Diehard theatre fans have heard of The 24 Hour Plays and its cousin The 24 Hour Musicals. Founded by Tina Fallon, Lindsay W. Bowen, and Kurt Gardner, the events are built as creative explosions to serve as fundraisers.
The theatrical marathon assembles teams of writers and directors at random at 11 PM on the evening prior to the performance. The creative teams must complete the book and score by the time the actors arrive at 9 AM the next morning. They must be ready to perform in front of a live audience by 8 PM that evening. This year's event was held October 29 at Broadway's American Airlines Theatre.
Aside from raising money for The Lillys—at least $25,000 from audience members on site—The 24 Hour Musicals served as a reminder as why all those famous folk (John Mulaney, Bebe Neuwrith, Savion Glover, Will Swenson, Jose Llana, Norm Lewis, Merle Dandridge, Jasmine Cephas Jones, Patti Murin, Lea DeLaria, and more) got into the business in the first place: to play.
No one expects a musical written, composed, orchestrated, rehearsed, and teched in less than 24 hours (because the performance time counts in those 24) to be perfect. The evening felt like everyone’s chance to let loose and bask in the silliness of it all. It was refreshing and—because of its limited time constraint—freed the audience. This night of theatre could just be pure joy.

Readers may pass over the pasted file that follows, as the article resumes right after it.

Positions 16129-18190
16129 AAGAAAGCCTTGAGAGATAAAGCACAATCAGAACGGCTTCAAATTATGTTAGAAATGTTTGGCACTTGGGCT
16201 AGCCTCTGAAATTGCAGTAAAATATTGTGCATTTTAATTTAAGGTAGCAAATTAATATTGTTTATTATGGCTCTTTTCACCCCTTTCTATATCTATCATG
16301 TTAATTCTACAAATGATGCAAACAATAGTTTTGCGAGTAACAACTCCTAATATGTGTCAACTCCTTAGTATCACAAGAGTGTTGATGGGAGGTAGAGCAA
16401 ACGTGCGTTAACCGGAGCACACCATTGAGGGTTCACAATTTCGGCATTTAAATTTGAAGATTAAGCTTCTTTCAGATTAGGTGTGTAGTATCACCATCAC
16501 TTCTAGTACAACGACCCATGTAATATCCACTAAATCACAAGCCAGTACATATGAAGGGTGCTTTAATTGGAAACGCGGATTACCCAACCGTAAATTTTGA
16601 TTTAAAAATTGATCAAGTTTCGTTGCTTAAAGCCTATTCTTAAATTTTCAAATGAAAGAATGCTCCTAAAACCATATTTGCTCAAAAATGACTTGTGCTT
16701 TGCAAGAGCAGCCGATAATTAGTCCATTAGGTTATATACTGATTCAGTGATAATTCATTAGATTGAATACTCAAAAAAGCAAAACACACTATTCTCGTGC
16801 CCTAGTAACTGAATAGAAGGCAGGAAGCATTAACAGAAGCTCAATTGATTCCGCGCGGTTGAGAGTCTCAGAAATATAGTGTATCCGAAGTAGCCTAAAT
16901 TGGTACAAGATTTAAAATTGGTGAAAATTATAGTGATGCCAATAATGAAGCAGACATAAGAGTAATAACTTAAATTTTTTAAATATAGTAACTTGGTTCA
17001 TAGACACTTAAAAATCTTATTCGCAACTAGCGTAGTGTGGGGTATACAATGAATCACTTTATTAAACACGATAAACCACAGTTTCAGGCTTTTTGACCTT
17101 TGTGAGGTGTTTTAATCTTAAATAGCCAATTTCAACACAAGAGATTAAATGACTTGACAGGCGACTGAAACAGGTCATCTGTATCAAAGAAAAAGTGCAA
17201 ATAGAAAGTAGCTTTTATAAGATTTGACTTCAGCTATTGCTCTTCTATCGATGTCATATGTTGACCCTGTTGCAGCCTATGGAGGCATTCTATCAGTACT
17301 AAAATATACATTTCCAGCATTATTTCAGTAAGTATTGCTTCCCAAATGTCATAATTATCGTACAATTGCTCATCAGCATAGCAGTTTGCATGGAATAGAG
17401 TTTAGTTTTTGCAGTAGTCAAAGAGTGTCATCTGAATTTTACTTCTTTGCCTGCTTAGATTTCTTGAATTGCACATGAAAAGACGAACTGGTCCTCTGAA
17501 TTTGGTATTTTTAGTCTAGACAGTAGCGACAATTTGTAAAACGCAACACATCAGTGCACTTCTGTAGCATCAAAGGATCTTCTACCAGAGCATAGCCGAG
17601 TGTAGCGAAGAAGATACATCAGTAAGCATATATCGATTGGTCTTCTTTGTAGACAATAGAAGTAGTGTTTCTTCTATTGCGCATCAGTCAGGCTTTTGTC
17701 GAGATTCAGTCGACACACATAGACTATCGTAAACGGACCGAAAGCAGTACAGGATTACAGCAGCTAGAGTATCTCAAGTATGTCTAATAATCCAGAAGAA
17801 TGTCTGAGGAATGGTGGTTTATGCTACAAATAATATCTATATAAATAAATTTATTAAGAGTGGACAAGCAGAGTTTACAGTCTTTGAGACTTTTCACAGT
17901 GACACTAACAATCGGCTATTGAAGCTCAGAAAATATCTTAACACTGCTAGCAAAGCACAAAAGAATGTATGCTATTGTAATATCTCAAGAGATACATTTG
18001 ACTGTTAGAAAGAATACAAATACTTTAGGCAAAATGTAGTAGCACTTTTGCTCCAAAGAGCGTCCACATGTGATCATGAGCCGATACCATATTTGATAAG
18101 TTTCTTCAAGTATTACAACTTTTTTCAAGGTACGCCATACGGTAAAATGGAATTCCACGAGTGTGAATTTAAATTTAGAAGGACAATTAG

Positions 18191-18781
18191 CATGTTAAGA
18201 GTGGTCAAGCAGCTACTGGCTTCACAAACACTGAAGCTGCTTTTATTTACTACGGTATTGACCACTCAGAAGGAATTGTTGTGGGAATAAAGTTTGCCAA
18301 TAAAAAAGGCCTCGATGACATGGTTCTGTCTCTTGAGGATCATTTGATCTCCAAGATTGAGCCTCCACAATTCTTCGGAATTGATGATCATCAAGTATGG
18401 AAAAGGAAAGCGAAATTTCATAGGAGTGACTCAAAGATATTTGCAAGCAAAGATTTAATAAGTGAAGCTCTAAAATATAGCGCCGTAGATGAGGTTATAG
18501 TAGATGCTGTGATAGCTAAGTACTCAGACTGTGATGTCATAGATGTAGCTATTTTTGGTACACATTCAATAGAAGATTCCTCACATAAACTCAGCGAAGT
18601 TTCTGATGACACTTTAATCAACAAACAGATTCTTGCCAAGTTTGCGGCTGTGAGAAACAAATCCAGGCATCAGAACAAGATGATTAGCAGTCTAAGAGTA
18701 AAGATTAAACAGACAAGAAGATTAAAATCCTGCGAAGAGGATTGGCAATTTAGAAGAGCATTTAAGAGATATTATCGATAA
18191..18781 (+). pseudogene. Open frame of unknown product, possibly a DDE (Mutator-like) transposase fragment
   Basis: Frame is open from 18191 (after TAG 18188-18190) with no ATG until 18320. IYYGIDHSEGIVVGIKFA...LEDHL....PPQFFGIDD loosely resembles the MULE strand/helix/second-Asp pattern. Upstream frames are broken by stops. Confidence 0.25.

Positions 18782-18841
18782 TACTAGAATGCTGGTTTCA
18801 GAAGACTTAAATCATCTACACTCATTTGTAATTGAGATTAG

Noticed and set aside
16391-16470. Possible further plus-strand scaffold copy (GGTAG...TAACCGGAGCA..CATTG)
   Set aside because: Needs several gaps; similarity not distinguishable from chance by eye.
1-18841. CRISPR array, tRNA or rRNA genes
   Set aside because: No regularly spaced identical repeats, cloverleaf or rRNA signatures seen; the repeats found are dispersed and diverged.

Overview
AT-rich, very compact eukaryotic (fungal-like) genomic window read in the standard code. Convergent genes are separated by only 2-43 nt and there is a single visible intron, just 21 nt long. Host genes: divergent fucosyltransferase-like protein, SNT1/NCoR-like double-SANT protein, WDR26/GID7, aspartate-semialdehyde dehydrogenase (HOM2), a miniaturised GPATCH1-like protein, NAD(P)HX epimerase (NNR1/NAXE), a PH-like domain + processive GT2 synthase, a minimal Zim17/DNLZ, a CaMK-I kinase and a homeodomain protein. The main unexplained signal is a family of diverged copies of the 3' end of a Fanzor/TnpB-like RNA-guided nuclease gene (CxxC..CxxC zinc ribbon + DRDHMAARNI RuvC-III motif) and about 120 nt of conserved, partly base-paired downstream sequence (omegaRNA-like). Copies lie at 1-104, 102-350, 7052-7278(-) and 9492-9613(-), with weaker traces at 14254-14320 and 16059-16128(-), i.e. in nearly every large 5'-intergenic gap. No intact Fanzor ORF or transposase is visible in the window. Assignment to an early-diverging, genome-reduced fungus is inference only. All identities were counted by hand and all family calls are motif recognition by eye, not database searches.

That’s not to say the writers (who included Obie winner Kirsten Childs and Tony nominees Amanda Green and Jonathan Coulton) and directors (including Tony winner Kathleen Marshall and Obie winner Robert O'Hara) didn’t hit some real issues, albeit in fun.
The Gordon Four, the first musical of the night, took a comedic look at strained family dynamics as four siblings reunited to sing together “as their mother’s dying wish” at her funeral; Backstage at Slavery! The Musical! hit the timely topic of roles available to actors of color and the confusion of being an ally; Things Get Better looked at a 1970s family band looking towards a future with less war and more women’s rights; and Split Decisions even brought Supreme Court Justice Ruth Bader Ginsburg into the mix, portrayed by Jessica Hecht.
The Lillys also announced multiple new initiatives: The Composer Award will grant an applicant $25,000 to help them write; the establishment of the Review, a new publication of theatre criticism specifically showcasing pieces by a diverse curated group of critics; and the construction of a statue of Lorraine Hansberry to travel New York City before finding a permanent home to be announced.
Flip through the gallery of production photos and after-party snapshots to see the full cast of The 24 Hour Musicals and their creative teams: